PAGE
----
That said—and this goes back to my complaint about Ael and Kirk having a rivalry founded entirely on noodle incidents—it never really feels like either one of them comes close to faltering on their end of the bargain. You sort of expect Kirk to take the high road, based on just sort of who he is and what we expect of the “good guy”, and it’s practically inevitable that some betrayal will occur at some point to help drive conflict, but I really thought Ael would make a grave error at some point—which, as I think about it, says more about me than anything. In reality, you would kill for someone to be as true to their word as Ael (and as heartbroken as she is when someone else isn’t), but in fiction, one can’t help but feel like an integral narrative step was missed.
Still, it doesn’t put that big a dent in the overall quality, since we’re hanging out in the Diane Duane vision of Star Trek, which is always a blast to spend time in, being full of good cheer and excellent chemistry as ever. Small wonder the Romulans feel so welcomed on the Enterprise; anyone would be hard-pressed not to in the company of her characters. Duane’s got, bar none, the best stable of OCs around. Harb Tanzer, Naraht, and Athendë the Sulamid in particular continue to delight after their introduction in The Wounded Sky.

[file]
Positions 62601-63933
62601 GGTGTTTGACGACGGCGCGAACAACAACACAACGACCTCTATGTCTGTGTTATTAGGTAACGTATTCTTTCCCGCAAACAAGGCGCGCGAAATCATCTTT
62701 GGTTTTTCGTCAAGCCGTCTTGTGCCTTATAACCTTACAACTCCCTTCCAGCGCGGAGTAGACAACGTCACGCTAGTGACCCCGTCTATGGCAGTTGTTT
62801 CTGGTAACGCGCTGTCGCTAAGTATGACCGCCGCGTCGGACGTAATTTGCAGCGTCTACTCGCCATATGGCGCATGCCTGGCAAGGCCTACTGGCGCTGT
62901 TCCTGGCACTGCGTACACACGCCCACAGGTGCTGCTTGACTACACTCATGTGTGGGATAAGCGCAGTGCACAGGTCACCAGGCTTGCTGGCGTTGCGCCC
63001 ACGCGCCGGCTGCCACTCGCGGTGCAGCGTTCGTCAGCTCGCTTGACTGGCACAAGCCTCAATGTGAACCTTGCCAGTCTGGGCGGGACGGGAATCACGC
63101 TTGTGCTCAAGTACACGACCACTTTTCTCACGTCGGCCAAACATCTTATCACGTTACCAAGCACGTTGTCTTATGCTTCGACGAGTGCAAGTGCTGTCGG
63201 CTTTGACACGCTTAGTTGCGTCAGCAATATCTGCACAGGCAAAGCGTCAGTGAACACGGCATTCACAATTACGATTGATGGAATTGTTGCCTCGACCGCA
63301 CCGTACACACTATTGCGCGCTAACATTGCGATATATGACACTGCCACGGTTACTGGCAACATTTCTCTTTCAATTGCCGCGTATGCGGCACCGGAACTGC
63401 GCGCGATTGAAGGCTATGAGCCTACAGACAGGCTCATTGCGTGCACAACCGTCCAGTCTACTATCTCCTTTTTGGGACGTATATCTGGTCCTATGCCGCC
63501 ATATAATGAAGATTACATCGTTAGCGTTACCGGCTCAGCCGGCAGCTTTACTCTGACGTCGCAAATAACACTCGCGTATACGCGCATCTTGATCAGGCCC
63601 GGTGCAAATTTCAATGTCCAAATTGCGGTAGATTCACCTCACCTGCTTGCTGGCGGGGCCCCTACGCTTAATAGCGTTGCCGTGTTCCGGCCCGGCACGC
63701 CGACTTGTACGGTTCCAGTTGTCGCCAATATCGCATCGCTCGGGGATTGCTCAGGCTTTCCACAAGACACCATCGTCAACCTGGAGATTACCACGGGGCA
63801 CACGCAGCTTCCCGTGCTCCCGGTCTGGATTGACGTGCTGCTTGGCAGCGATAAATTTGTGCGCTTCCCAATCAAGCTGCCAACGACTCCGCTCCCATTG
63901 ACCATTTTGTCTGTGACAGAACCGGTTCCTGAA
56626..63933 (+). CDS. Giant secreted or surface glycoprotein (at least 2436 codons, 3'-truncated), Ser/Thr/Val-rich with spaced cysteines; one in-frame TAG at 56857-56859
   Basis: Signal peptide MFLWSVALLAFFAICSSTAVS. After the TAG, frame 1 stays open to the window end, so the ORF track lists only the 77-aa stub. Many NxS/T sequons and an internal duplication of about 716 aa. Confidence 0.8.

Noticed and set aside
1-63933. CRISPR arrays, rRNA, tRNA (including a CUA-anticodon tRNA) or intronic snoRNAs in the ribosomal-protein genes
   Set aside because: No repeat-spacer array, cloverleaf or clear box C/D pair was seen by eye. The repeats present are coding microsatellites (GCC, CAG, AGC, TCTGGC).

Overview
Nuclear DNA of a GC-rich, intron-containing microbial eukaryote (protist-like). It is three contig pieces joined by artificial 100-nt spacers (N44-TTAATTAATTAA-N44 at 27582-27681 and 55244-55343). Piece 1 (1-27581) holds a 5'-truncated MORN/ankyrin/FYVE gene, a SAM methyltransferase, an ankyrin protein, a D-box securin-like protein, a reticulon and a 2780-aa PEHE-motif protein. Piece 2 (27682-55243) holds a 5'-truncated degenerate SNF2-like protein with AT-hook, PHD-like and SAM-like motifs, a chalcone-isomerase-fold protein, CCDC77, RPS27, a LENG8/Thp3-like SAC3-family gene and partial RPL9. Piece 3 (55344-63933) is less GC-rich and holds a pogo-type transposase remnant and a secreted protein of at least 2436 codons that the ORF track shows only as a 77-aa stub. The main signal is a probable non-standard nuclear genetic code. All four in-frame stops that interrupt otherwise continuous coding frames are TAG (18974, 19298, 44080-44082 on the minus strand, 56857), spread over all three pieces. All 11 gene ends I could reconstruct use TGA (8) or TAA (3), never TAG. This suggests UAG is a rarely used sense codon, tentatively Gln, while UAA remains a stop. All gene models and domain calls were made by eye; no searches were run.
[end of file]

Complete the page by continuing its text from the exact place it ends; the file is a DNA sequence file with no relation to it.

And besides, with four books remaining in the Rihannsu saga, there’s plenty of time yet for political intrigue, alliances and betrayals, and the like to develop. I confess I’m not super into the Romulan as currently laid out, and I’m hoping we’ll get a little more mythology in later installments, but I’m willing to see where it goes.
Nuggets & Stray Bits
- Once again, Duane lavishes multiple pages of fascination on Naraht, the Enterprise’s lone Horta crewman—not that I’m complaining. Depending on what mood you catch me in, “Devil in the Dark” is either my favorite or second favorite TOS episode.
- I’ll be totally honest: I’m not really on board with the direction Duane chose to take with the Romulan language here. It feels barely one step removed from letting your cat walk across your keyboard. Most Romulan words in the Duanian dialect look like unusable Scrabble racks.
- I’ve run into some funky alien names, but I confess I haven’t the foggiest idea how to pronounce “!’hew”. Is it like that band, !!!, pronounced “chk chk chk”? A high-pitched glottal stop? I imagine it sounding like a very dainty sneeze.
- pp. 80–81: A scene where Uhura and another crewman convert old entertainments to holograms features a cute cameo by the Fourth Doctor. It won’t be his only one in the Star Trek novelverse, either…
Final Assessment: 💎
This grade is based largely on the raw strength of Duane’s writing. I wanted quite a bit more out of this book than I got, but it’s hard to not want to just bask in her universe, which smooths over a lot of gripes. Plus, there’s plenty still to come, and with it ample time for things to get truly bananas.
NEXT TIME: The Tears of the Singers